Consciousness after death? For a few minutes
Southampton University scientists have found evidence that awareness continues for at least several minutes after clinical death which was previously thought impossible.
Sam Parnia is head of a multidisciplinary team at Southampton University (United Kingdom) who published a study in the Oficial Journal of European Resuscitation Council, with the title “AWARE—AWAreness during REsuscitation—A prospective study” (DOI:http://dx.doi.org/10.1016/j.resuscitation.2014.09.004) which included more than 2,000 persons who suffered a cardiac arrest and successfully responded to resuscitation treatment, in 15 hospitals in the United Kingdom, United States and Austria. This is the largest study of its kind to date, using rigorous methodology, in order to exclude all those cases that could be based on individual impressions that are worthy, but which hold no scientific interest.
Jerry Nolan, Editor-in-Chief at Reuscitation Journal, who did not participate in the study but is considered an authority on the subject, said of the research, “Dr. Parnia and his colleagues are to be congratulated on the completion of a fascinating study that will open the door to more extensive research into what happens when we die.”
The results revealed that 40% of those who survived a cardiac arrest were aware during the time that they were clinically dead and before their hearts were restarted. Dr. Parnia, in the interview stated: “The evidence thus far suggests that in the first few minutes after death, consciousness is not annihilated. Whether it fades away afterwards, we do not know, but right after death, consciousness is not lost. We know the brain can’t function when the heart has stopped beating. But in this case conscious awareness appears to have continued for up to three minutes into the period when the heart wasn’t beating, even though the brain typically shuts down within 20-30 seconds after the heart has stopped. This is significant, since it has often been assumed that experiences in relation to death are likely hallucinations or illusions, occurring either before the heart stops or after the heart has been successfully restarted. but not an experience corresponding with ‘real’ events when the heart isn’t beating. Furthermore, the detailed recollections of visual awareness in this case were consistent with verified events”.
The study director continued, saying that, “A total of 2060 cardiac arrest patients were studied. Of that number, 330 survived and 140 said that they had been partly aware at the time of resuscitating”. Of these latter, states Parnia, “thirty-nine per cent […] described a perception of awareness, but did not have any explicit memory of events”, which suggests, according to Dr. Parnia, that “more people may have mental activity initially but then lose their memories, either due to the effects of brain injury or sedative drugs on memory recall”.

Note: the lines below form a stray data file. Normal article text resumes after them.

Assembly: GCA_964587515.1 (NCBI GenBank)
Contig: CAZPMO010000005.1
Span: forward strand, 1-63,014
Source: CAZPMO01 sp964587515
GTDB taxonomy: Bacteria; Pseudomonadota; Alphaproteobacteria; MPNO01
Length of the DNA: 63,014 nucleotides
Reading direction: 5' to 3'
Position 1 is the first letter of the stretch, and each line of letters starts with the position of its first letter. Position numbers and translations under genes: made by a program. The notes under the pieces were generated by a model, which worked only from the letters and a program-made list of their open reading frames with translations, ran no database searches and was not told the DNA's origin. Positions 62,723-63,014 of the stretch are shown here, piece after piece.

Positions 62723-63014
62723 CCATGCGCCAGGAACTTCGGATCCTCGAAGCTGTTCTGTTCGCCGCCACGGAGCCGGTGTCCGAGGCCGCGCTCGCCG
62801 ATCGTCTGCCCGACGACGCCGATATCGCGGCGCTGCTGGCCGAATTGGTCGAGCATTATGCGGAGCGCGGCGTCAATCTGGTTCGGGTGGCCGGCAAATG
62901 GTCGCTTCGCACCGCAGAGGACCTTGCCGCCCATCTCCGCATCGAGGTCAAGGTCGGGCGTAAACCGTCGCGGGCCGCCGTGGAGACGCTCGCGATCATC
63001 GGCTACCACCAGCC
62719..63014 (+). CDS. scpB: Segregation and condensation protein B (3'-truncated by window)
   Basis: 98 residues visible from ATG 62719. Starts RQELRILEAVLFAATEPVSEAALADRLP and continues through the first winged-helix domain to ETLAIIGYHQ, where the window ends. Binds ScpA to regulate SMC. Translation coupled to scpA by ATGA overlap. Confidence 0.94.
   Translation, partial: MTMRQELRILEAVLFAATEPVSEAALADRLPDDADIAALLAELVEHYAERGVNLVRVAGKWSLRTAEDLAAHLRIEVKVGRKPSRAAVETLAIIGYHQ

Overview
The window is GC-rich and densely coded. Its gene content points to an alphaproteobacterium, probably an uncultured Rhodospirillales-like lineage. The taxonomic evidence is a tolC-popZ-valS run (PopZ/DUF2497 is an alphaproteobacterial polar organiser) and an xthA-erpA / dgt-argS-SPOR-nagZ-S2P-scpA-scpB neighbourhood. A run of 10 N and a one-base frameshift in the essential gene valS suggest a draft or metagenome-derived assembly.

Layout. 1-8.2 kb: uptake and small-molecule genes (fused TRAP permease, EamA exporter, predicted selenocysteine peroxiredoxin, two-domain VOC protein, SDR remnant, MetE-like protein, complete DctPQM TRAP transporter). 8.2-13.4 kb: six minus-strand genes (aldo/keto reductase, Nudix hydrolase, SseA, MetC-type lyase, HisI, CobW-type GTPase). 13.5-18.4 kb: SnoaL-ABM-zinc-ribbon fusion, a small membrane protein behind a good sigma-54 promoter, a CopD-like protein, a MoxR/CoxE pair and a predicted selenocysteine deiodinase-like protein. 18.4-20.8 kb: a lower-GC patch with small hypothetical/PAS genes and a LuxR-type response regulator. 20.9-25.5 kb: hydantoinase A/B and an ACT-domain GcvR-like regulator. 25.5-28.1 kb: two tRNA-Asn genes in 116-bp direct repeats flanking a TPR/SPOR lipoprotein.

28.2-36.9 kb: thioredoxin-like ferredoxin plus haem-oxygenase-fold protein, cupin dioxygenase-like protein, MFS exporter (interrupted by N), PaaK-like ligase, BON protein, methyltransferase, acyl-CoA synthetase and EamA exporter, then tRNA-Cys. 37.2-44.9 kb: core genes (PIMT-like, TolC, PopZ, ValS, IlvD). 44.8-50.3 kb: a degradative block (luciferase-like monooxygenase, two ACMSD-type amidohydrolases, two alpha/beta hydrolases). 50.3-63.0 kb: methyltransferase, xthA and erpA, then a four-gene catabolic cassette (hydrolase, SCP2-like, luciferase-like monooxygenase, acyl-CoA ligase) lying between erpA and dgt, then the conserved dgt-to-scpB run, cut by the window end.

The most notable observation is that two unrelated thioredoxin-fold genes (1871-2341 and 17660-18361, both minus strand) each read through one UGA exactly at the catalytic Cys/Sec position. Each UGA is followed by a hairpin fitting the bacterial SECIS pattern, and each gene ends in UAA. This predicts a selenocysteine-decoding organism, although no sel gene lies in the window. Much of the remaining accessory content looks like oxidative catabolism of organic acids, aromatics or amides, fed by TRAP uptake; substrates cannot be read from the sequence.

He continued, saying: ” One in five said they had felt an unusual sense of peacefulness while nearly one third said time had slowed down or speeded up. Some recalled seeing a bright light; a golden flash or the Sun shining. Others recounted feelings of fear or drowning or being dragged through deep water. 13 per cent said they had felt separated from their bodies and the same number said their sensed had been heightened.”
Parnia believes that, “contrary to perception, death is not a specific moment, but a potentially reversible process that occurs after any severe illness or accident causes the heart, lungs and brain to cease functioning.”
Exploring objectively what happens when we die
The study director said, “In this study we wanted to go beyond the emotionally charged yet poorly defined term of “near death experiences” to explore objectively what happens when we die. While it was not possible to absolutely prove the reality or meaning of patients’ experiences and claims of awareness, (due to the very low incidence – two percent – of explicit recall of visual awareness or so called out of body experiences), it was impossible to disclaim them either and more work is needed in this area”.
Finally, we cite the opinion of David Wilde, a psychologist at Nottingham Trent University (United Kingdom), who is currently compiling data on out-of-body experiences, in an attempt to define a pattern which links each episode, says “Most studies look retrospectively, 10 or 20 years ago, but the researchers went out looking for examples and used a really large sample size, so this gives the work a lot of validity. “There is some very good evidence here that these experiences are actually happening after people have medically died. We just don’t know what is going on. We are still very much in the dark about what happens when you die and hopefully this study will help shine a scientific lens onto that.” (The Thelegraph, October 7 2014)
In our opinion, the study led by Parnia merits special attention, because of its scientific rigor and the prudence of its conclusions, which are supported by scientifically proven facts. We hope that this study can also be extended to those who have been diagnosed as brain dead and have come back to life.
Article originally published by Bioethics Research Library.
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